Diluting 2.5% Viscoadaptive Sodium Hyaluronate to Prevent… Leave a comment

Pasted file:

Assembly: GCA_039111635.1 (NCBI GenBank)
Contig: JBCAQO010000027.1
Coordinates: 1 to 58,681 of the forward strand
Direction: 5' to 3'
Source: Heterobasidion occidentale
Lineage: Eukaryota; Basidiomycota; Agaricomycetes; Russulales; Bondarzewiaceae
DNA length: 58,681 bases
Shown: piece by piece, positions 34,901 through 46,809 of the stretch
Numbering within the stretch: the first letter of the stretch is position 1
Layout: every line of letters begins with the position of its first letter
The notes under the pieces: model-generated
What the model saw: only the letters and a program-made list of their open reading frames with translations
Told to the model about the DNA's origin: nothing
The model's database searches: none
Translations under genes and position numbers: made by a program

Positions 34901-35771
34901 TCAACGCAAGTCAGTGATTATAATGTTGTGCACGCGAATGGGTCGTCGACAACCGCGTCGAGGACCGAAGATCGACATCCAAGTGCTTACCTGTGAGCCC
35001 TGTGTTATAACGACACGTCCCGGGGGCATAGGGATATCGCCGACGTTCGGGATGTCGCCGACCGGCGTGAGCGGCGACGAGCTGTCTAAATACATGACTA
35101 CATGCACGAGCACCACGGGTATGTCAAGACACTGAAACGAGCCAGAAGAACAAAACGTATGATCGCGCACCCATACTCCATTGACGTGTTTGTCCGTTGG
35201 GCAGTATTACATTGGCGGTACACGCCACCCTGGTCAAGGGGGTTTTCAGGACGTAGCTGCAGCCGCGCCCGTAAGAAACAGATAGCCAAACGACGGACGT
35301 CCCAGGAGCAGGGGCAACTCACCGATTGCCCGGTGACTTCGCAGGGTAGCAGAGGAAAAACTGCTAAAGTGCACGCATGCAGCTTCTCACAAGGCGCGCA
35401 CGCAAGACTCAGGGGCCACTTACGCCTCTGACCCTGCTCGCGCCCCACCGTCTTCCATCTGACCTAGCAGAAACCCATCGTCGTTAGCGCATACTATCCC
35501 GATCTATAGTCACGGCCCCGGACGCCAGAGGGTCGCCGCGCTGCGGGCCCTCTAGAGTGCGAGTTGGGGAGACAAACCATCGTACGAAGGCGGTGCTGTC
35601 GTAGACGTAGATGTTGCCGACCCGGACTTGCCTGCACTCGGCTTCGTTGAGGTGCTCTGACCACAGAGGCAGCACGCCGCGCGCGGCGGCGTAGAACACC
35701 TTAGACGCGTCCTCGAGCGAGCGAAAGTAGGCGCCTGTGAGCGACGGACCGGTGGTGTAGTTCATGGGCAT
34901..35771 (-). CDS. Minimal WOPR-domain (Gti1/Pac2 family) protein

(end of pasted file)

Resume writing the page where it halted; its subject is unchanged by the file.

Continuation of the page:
The most common complication with intraoperative viscoelastic use is an immediate elevation of intraocular pressure, particularly if the viscoelastic agent remains in the eye, which can cause serious effects. Complications may include severe ocular pain, corneal epithelial edema, and increased risk of anterior ischemic optic neuropathy and retinal artery occlusion. This study aims to find an efficient and safe adjunctive method to decrease the incidence of postoperative intraocular pressure rise. When cohesive viscoelastic agents were unavailable due to the pandemic, we diluted Microvisc 2.5% sodium hyaluronate ophthalmic viscosurgical device by 50% prior to intraocular lens implantation. Twelve eyes are included in this study, which are divided into two groups. The study followed a double-blinded methodology in which the physician and the patient were unaware of what group they were in. The first group (seven patients, seven eyes) was treated using the diluted Microvisc 2.5%, and the second group (five patients, five eyes) was controlled with the undiluted Microvisc 2.5%. The primary variable was intraocular pressure, measured at four different timeline points (baseline, day 1, week 1, and month 1). We found that the technique used had easier irrigation and aspiration with minimal viscoelastic agent left in the bag, leading to a lower postoperative intraocular pressure spike. Analysis was conducted using the Wilcoxon signed rank test, and significance was noted between the two groups on postoperative day 1 (p=0.042). The analysis also included the populations’ comorbidities (hypertension and diabetes) and postoperative outcomes (pain, corneal edema, and visual acuity).


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